It is finally argued that error was committed in refusing appellant leave to amend his answer so as to set forth the defense that the contract was void, because it was a part of a plan which appellee had entered upon to eliminate its competitors in the milk business in Chicago and to obtain a monopoly of such business, and to thereby increase the price at which milk was sold to customers and to lower the quality of the product thus sold. Appellant's request to so amend his pleading came after the other defenses upon which he relied had been determined adversely to him. While the suit had not been brought to a close, the record shows that both sides had fully presented their proofs upon the issues made by the original pleadings, and no further proof on either side was thereafter received. The error assigned, therefore, calls for review, a discretionary ruling by the District Court.

It is now generally recognized that courts will, with great liberality, permit amendments to pleadings at any stage of the trial in furtherance of the ends of justice. There remains nevertheless some discretion on the part of the trial judge, and, unless we are satisfied that the discretion was abused, the judgment will not be disturbed. Sauter v. First Nat. Bank of Phila., 8 F.2d 121 (C.C.A. 7). It therefore becomes necessary to examine the record and all of the facts to ascertain whether such discretion was abused.

The facts here justify the conclusion that, had the court exercised its discretion in favor of the appellant, it would have been to defeat, rather than to further, the ends of justice, which after all is the test by which courts may determine whether discretion is abused or exercised wisely. United Fuel Gas Co. v. Ironton, 107 Ohio St. 173, 140 N.E. 884, 29 A.L.R. 342.

The decisions and authorities (21 R.C.L. page 585) upholding the action of the trial court in refusing to permit amendments where the pleader sought to amend an answer by setting up the statute of limitations are somewhat analogous and sustain the conclusion here reached.

The conceded facts disclose the existence of a contract, the fruits of which appellant enjoys while he at the same time seeks to repudiate its obligations. He had received a large sum of money ($375,000) for the transfer of certain physical property, but a large part of which was paid in consideration of his agreement not to directly or indirectly engage in the milk or ice cream business in the city of Chicago. To permit appellant to thus profit by his contract and repudiate his obligations does not appeal to the conscience of a court of equity. His concern lest the public be injured by the agreement was a belated one and devoid of sincerity. If the execution of this contract violated the antitrust laws of the state of Illinois (Cahill's Rev. St. 1931, c. 38, par. 598 et seq.) or the Sherman Anti-Trust Law of the federal government (15 USCA ยงยง 1-7, 15), the public would be better protected by a suit brought by the proper authorities to dissolve the monopoly than by permitting appellant to repudiate his obligations while retaining the valuable consideration paid for his agreement.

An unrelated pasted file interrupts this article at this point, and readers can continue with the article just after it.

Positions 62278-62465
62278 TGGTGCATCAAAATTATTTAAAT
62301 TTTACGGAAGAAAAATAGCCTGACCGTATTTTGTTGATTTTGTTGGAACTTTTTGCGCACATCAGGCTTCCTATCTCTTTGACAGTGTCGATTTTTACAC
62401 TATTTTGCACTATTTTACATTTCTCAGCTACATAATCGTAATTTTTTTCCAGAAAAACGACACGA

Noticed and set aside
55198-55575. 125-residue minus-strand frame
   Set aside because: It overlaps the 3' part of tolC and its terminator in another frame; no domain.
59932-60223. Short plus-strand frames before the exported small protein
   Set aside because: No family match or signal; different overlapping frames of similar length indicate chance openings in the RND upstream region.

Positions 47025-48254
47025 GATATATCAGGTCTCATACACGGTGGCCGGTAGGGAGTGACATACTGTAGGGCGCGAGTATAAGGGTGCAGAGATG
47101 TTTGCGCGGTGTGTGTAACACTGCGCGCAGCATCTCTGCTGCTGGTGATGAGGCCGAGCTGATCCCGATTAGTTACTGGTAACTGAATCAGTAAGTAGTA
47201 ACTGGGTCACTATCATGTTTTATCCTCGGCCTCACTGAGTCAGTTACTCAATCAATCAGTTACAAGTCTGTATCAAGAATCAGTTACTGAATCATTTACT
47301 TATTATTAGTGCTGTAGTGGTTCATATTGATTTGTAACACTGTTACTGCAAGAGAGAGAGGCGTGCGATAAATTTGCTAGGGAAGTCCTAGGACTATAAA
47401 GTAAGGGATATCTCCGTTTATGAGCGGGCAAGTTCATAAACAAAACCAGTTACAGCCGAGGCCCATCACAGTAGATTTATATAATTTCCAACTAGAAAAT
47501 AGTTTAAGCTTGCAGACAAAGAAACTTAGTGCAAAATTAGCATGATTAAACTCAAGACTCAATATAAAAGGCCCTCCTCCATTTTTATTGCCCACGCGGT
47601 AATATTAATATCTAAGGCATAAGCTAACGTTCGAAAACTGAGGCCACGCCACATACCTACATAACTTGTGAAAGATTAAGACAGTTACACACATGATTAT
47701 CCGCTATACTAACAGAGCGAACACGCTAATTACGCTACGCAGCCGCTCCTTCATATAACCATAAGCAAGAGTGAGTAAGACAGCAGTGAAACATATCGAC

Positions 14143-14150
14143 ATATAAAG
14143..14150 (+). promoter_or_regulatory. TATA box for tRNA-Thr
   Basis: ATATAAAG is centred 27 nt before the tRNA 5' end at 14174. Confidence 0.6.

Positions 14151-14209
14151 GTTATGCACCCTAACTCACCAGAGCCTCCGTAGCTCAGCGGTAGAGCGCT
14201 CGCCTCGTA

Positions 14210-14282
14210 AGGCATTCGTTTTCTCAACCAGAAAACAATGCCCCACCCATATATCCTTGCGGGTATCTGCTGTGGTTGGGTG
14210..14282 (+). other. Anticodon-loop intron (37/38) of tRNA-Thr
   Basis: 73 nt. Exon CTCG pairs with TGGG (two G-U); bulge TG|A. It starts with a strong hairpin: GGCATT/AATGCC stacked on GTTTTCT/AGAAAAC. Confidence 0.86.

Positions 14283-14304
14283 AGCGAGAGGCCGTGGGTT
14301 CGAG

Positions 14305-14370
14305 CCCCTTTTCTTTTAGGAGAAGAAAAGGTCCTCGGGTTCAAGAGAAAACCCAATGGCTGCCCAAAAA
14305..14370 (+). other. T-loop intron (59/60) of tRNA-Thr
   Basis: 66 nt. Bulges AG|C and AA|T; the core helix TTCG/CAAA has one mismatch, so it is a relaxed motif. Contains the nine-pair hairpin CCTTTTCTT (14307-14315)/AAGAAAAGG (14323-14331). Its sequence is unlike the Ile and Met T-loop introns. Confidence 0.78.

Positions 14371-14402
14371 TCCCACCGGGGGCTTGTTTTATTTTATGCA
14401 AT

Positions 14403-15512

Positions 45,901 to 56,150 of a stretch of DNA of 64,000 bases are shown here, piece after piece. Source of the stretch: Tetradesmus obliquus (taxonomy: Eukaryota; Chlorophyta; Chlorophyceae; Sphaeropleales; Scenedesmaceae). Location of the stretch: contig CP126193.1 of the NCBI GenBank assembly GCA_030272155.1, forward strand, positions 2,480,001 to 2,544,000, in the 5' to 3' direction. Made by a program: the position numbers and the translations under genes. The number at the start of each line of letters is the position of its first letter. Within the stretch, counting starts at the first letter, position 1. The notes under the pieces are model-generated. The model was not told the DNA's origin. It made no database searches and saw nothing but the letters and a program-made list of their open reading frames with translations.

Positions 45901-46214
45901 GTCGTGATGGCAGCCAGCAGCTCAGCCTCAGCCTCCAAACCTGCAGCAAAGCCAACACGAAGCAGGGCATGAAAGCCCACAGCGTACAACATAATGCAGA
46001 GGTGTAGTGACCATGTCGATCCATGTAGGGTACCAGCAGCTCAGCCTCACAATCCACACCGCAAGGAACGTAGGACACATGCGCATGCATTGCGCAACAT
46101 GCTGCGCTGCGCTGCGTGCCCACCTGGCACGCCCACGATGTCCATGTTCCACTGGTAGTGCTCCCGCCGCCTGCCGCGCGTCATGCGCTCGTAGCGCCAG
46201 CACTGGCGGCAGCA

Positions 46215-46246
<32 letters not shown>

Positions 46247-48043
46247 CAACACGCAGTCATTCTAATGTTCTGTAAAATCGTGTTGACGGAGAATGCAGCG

While we have no hesitancy in holding that a contract which is contrary to public policy and violative of the laws of the state or the federal government is void and nonenforceable, we are not prepared to say that a court abused its discretion in refusing a party thereto the right, late in the trial of the case, to amend his pleading so that he might be shielded from the consequences of his agreement, for which he received a very substantial consideration, under the guise of a public benefactor protecting the public against a monopolist.

Moreover, it is not seriously contended that the contract in question was void per se (Davis v. A. Booth & Co., 131 F. 31 [C.C.A. 6]), but it became so, if at all, because a part of a plan to create a monopoly through the elimination of various competitors. It is, therefore, not a question of enforcing a void contract, but one of permitting an amendment whereby appellant might avoid the consequences of an apparently valid contract by showing other transactions which might bring this, as well as other contracts, within the condemnation of the anti-monopoly law. It is repeated that ample legislation is available for the defeat of such a plan, if it exists and is effective, which remedial legislation provides that suits may be brought by those whose hands are clean and whose entry into a court of equity is not embarrassed by any sharing of the profits of the alleged illegal transaction.

We fail to find any abuse of discretion by the District Court in refusing appellant leave to amend his answer.

The decree is affirmed.